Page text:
Article
Amid the severe acute respiratory syndrome coronavirus 2 (SARS-CoV-2) pandemic, substantial effort is being directed toward mining databases and publishing case series and reports that may provide insights into the epidemiology and clinical management of coronavirus disease 2019 (COVID-19). However, there is growing concern about whether attempts to infer causation about the benefits and risks of potential therapeutics from nonrandomized studies are providing insights that improve clinical knowledge and accelerate the search for needed answers, or whether these reports just add noise, confusion, and false confidence. Most of these studies include a caveat indicating that “randomized clinical trials are needed.” But disclaimers aside, does this approach help make the case for well-designed randomized clinical trials (RCTs) and accelerate their delivery?¹ Or do observational studies reduce the likelihood of a properly designed trial being performed, thereby delaying the discovery of reliable truth?
Article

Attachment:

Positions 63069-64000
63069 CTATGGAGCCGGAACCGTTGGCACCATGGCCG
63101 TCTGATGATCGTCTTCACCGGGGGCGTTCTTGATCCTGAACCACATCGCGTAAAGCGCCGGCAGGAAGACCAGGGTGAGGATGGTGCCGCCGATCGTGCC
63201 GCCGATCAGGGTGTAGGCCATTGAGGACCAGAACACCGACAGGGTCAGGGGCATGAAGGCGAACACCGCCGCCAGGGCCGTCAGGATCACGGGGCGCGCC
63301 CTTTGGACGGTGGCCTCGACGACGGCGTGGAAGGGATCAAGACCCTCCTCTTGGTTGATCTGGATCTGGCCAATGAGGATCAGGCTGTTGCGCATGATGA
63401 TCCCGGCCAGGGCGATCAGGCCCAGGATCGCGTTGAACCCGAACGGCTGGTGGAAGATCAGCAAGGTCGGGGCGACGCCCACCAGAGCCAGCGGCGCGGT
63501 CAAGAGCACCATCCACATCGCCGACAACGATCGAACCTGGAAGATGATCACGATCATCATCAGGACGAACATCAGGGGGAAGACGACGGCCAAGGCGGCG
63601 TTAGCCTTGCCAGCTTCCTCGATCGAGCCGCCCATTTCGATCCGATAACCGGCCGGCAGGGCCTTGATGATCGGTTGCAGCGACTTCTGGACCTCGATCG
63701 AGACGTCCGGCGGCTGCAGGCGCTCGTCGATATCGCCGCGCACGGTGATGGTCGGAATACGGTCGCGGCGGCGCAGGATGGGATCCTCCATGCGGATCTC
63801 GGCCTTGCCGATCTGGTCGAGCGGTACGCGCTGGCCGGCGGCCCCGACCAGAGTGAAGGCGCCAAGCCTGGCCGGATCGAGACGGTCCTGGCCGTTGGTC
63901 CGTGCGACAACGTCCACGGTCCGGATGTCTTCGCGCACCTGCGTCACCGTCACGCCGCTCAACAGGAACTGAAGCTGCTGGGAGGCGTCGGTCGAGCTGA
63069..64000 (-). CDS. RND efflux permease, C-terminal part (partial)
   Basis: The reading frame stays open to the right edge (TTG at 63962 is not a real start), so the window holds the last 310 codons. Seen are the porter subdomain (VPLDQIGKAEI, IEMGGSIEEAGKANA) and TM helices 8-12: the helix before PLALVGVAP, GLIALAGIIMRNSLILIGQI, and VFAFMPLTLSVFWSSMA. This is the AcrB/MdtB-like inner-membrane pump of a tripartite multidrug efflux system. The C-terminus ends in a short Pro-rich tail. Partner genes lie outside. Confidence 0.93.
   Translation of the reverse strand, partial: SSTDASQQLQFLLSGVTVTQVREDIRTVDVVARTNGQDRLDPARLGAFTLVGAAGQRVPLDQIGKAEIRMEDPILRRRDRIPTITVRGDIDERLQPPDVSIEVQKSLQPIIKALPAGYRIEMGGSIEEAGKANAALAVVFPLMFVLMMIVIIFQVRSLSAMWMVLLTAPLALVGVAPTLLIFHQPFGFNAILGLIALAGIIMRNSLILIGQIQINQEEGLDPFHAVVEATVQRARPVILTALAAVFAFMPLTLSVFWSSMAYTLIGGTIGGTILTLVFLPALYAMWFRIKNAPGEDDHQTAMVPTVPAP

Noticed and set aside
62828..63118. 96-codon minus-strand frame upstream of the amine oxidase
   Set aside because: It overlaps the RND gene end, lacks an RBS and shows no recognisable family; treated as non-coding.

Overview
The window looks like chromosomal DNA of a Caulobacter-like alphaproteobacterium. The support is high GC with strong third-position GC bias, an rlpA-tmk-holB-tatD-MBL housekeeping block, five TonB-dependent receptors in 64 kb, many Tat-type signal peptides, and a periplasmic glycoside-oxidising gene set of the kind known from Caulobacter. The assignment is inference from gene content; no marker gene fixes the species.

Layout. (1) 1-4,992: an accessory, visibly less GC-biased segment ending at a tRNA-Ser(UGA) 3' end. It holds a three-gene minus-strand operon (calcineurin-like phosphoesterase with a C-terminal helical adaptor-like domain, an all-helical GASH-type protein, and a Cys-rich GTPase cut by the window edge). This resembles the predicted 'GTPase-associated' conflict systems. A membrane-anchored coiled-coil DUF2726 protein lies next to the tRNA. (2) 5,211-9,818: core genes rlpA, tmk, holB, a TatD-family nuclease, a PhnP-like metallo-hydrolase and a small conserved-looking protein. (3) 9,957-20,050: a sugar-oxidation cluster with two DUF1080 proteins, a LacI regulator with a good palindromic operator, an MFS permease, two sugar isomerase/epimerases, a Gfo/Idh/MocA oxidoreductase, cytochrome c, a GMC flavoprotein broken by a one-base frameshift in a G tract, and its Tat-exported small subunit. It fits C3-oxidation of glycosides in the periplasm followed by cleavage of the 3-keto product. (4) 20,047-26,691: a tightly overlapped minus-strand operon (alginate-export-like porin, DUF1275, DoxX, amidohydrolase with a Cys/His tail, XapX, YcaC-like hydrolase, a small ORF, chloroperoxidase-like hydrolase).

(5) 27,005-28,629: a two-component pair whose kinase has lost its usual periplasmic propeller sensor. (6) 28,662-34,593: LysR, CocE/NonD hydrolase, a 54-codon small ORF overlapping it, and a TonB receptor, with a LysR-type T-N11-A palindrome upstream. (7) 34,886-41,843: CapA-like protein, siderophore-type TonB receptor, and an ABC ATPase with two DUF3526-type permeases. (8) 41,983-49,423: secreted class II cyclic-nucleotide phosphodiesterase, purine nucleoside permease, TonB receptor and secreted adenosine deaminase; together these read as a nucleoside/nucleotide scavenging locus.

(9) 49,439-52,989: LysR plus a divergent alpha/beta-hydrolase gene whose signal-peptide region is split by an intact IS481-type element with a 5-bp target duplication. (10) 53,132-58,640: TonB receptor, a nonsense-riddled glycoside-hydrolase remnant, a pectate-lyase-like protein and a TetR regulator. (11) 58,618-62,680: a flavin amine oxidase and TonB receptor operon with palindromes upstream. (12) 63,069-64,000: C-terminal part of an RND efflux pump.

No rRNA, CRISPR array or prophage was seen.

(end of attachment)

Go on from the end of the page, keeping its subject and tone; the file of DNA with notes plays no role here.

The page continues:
We address the question of: 'how many deaths in England and Wales are due to COVID-19?' There are two approaches to measuring COVID deaths - 'COVID associated deaths' and 'excess deaths'. An excess deaths type framework is preferable, as there is substantial measurement error in COVID associated deaths, due to issues relating to the identification of deaths that are directly attributable to COVID-19. A limitation of the current excess deaths metric (a comparison of deaths to a 5 year average for the same week), is that it attributes the entirety of the variation in mortality to COVID-19. This likely means that the metric is overstated because there are a range of other drivers of mortality. We address this by estimating novel empirical Poisson models for all-cause deaths (in totality; by age category; for males; and females) that account for other drivers including the lockdown Government policy response. The models are novel because they include COVID identifier variables (which are a variation on a dummy variable). We use these identifiers to estimate weekly deviations in COVID deaths (about the mean weekly estimate pertaining to the COVID dummy variable in our baseline model). Results from two sets of identifiers indicate that, over the periods when our weekly estimates of total COVID deaths and the current excess deaths measure differ (week ending 17th or 24th April 2020 - week ending 8th May 2020), the former is considerably below the latter - on average per week 4670 deaths (54%) lower, or 4727 deaths (63%) lower, respectively.